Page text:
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Concessions—and Lies
John Underwood
September 08, 1969
Some coaches are ready to make extreme efforts to relate to the new breed of student-athletes—who are really athlete-students. Others are fed up with so-called appeasement and clamor for a return to discipline and authority. But almost everyone agrees it's high time the kids were told the truth
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September 08, 1969

Concessions—and Lies

Some coaches are ready to make extreme efforts to relate to the new breed of student-athletes—who are really athlete-students. Others are fed up with so-called appeasement and clamor for a return to discipline and authority. But almost everyone agrees it's high time the kids were told the truth

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Gaither was asked about the styles of the day, the mustaches, the beards, the Afros. He laughed, and exhaled a low, amused "hmmmmmmm."

"I will tell you this," he said finally. "Our boys will be clean-cut. In fact, our whole conference has a regulation now against long hair and whiskers. When I recruit 'em, I tell them I want them to be clean-cut college men, to look like college men, to act like college men, that I want to be proud of them. I tell them, 'Boys, you come to me when you're in trouble, when someone in your family is sick, when you need help in your classroom. You come to me. Now I have a favor to ask. I don't want to see long, wild-looking hair and I don't want to see any whiskers.'

"When you get discipline, you get rapport, and you get them both when you're honest, when you're concerned, when you care. You have to be sincere. Kids today want to get into the action, to see how far they can go. When I tell them not to, they know it's not only the football team I'm concerned about, it's their future. They know that long after they've graduated I'll be writing letters for them, helping them get jobs, trying to improve their situations. They know I care."

Jake Gaither's attitude probably represents all that coaches feel when they are reflecting warmly upon their good works. Gaither cuts through the racial aspects of the dilemma by holding fast to the principles coaches cherish most. He wants to stand firm against changing youth—white or black—and thinks he can. But is such a posture possible in the face of so much change? And is there a way to successfully stand firm when so many others in today's society don't? That is a question on which the coaches themselves are much divided.

So far the coaches haven't broken ranks the way, say, college presidents have, but they are beginning to. Coaches are quitting or being fired left and right. And they aren't remaining at one school as long as they once did.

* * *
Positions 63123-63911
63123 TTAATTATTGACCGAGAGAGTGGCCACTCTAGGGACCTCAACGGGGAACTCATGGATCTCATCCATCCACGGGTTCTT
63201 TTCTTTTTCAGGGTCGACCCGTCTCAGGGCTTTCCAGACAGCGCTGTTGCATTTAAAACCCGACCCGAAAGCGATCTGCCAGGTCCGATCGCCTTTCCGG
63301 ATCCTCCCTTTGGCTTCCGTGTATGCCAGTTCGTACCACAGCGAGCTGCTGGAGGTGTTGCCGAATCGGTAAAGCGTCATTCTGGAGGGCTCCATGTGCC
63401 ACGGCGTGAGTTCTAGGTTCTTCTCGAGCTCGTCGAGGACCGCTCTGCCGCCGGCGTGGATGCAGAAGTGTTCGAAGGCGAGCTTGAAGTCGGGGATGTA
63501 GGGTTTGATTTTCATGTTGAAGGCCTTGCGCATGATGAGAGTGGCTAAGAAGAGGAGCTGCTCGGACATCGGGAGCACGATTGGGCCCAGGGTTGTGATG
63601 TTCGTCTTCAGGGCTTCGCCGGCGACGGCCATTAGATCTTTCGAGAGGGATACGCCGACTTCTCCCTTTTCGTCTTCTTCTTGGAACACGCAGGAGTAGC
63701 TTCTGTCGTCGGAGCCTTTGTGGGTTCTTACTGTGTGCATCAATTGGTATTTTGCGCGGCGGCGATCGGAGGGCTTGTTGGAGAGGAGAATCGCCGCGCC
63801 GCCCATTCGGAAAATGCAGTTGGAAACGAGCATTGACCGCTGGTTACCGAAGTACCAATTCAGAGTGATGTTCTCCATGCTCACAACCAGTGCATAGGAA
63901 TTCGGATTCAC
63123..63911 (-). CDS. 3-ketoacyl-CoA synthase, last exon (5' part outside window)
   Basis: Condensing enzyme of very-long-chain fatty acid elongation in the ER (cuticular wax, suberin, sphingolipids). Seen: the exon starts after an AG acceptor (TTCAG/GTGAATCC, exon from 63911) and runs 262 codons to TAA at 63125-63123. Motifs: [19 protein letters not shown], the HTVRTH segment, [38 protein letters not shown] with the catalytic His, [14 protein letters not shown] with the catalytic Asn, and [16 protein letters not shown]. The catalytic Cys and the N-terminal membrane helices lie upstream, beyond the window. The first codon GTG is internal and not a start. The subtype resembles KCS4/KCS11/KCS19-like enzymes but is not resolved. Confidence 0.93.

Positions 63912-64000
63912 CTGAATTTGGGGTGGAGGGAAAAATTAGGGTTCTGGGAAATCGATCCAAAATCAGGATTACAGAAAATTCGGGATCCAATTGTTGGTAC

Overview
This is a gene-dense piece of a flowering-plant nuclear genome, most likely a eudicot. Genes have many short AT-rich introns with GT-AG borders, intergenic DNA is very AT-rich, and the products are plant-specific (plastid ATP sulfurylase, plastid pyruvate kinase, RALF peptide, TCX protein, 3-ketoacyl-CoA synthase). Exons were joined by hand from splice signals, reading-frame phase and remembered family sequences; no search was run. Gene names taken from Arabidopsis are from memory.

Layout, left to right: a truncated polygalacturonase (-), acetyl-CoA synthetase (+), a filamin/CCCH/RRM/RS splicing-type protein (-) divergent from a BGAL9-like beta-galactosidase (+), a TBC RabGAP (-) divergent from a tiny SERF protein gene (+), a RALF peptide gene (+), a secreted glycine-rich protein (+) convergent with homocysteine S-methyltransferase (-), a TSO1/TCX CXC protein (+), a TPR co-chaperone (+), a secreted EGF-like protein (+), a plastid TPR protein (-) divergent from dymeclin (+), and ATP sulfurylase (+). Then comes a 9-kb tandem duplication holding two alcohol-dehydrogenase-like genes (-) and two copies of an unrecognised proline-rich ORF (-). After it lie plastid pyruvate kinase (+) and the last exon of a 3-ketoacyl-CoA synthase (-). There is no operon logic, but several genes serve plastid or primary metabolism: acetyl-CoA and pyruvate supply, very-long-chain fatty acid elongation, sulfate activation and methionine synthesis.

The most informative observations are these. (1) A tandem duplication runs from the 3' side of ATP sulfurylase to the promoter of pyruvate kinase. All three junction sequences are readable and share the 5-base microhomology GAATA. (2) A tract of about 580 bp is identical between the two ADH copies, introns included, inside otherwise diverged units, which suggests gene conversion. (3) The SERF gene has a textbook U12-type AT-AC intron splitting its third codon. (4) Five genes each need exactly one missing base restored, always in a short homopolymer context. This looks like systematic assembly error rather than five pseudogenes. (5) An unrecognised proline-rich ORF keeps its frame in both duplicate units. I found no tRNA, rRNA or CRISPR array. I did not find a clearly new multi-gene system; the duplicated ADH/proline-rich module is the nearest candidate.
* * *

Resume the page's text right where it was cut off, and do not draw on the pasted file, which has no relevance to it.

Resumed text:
The trend, says Bill Murray, executive director of the American Football Coaches Association, is for candidates to duck away from coaching, away from the insecurity of the job, the relatively meager financial return and the many threats to peace of mind. "A man wakes up," says Murray, "and begins to realize that in his middle life, at 45 or so, he can be a lost citizen with a family and without a job, and for what?"

Recruiting has something to do with the flagging of coaching morale. Though he had been the most successful basketball coach in Boston College history, Bob Cousy quit last year because he reached a point where "romancing" the new breed was distasteful to him. He resented seeing them joyride around the country at the expense of one school after another.

Coaches find recruiting not only more odious but, because of campus troubles, much more difficult. Darrell Royal of Texas had the mother of one prospect enumerate for an hour and a half the year's disturbances on the Austin campus: the demonstrations, the hippies, the narcotics, the nude plays, the murders. "I never had a chance," said Royal. Gene Felker of Wisconsin couldn't get "good families" to come across the state to visit. "They were afraid to send their kids to Madison," he said.

With tougher recruiting comes the harder line. Coaches are at last telling prospects exactly what they can expect on the field and on the campus before they sign. That includes social opportunities for black athletes and even a rundown of the teams on the schedule, just in case the athlete may take a notion to sit out a game against a school whose philosophy he doesn't admire.

"Some coaches feel we can't legislate recruiting," says Johnny Pont of Indiana. "Not only can we do it, we must do it. We should have a code to follow; the number of visits should be limited, an honest picture of the campus should be presented to the recruit. What the prospect will receive and what is expected of him should be spelled out. All too often we breed our own infection, our own cynicism with half-truths and intentional misconceptions. We distort the kid's sense of values and then we reap a bitter harvest and wonder why."

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